Peripheral neuropathy - Definition

Ask a question


Peripheral neuropathy refers to damage of the nerves that make up the peripheral nervous system, consisting of many nerves that run throughout the body. The peripheral nervous system differs from the central nervous system, in that this latter is comprised of neurons located in the brain and spinal cord. There are a great number of different neuropathies, which can affect one or many nerves.


Mononeuropathy is where only one nerve is affected, polyneuropathy when several are successively damaged, polyneuritis where many nerves are simultaneously damaged at their ends, and polyradiculitis defines damage of nerve roots that emerge from the spinal column.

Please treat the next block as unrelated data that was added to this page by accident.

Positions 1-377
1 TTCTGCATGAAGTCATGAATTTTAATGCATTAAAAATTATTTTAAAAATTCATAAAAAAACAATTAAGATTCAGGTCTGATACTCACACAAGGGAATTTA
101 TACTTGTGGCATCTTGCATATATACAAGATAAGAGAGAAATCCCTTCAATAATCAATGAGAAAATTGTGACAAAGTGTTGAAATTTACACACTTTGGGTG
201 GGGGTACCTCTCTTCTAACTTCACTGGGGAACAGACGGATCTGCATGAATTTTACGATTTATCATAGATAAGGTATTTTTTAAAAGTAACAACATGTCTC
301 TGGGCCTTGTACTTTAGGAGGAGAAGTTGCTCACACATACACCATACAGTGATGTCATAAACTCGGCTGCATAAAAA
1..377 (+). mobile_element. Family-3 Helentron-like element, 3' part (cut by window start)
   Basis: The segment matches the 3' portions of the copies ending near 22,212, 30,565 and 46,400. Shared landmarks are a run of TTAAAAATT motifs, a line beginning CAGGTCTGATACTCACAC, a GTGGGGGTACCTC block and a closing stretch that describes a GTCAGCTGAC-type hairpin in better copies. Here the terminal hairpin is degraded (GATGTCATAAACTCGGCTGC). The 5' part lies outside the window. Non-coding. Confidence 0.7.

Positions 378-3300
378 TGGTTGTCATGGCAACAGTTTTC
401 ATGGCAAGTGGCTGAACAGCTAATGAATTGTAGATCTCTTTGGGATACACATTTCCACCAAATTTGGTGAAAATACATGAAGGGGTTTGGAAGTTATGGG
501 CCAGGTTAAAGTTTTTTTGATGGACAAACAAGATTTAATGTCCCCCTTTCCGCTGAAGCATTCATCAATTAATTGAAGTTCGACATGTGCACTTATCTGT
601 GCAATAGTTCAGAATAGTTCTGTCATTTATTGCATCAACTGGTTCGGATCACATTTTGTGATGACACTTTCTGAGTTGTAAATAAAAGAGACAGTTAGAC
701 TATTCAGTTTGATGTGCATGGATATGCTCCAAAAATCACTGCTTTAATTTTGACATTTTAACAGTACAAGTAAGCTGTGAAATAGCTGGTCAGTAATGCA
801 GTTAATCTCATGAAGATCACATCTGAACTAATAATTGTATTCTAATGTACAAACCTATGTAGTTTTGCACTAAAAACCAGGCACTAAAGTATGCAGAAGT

The underlying causes of neuropathy are also many and varied, including genetic disease, cancerous tumor, inflammation, alcoholism, diabetes, and so on.


Symptoms of peripheral nerve damage differ depending on the type of nerve affected. Damage of motor nerves that control muscular contraction leads to mobility difficulties, even paralysis, while damage to a sensory nerve will induce pins and needles or a loss of sensitivity in the innervated area. Treatment is designed depending on the type of neuropathy.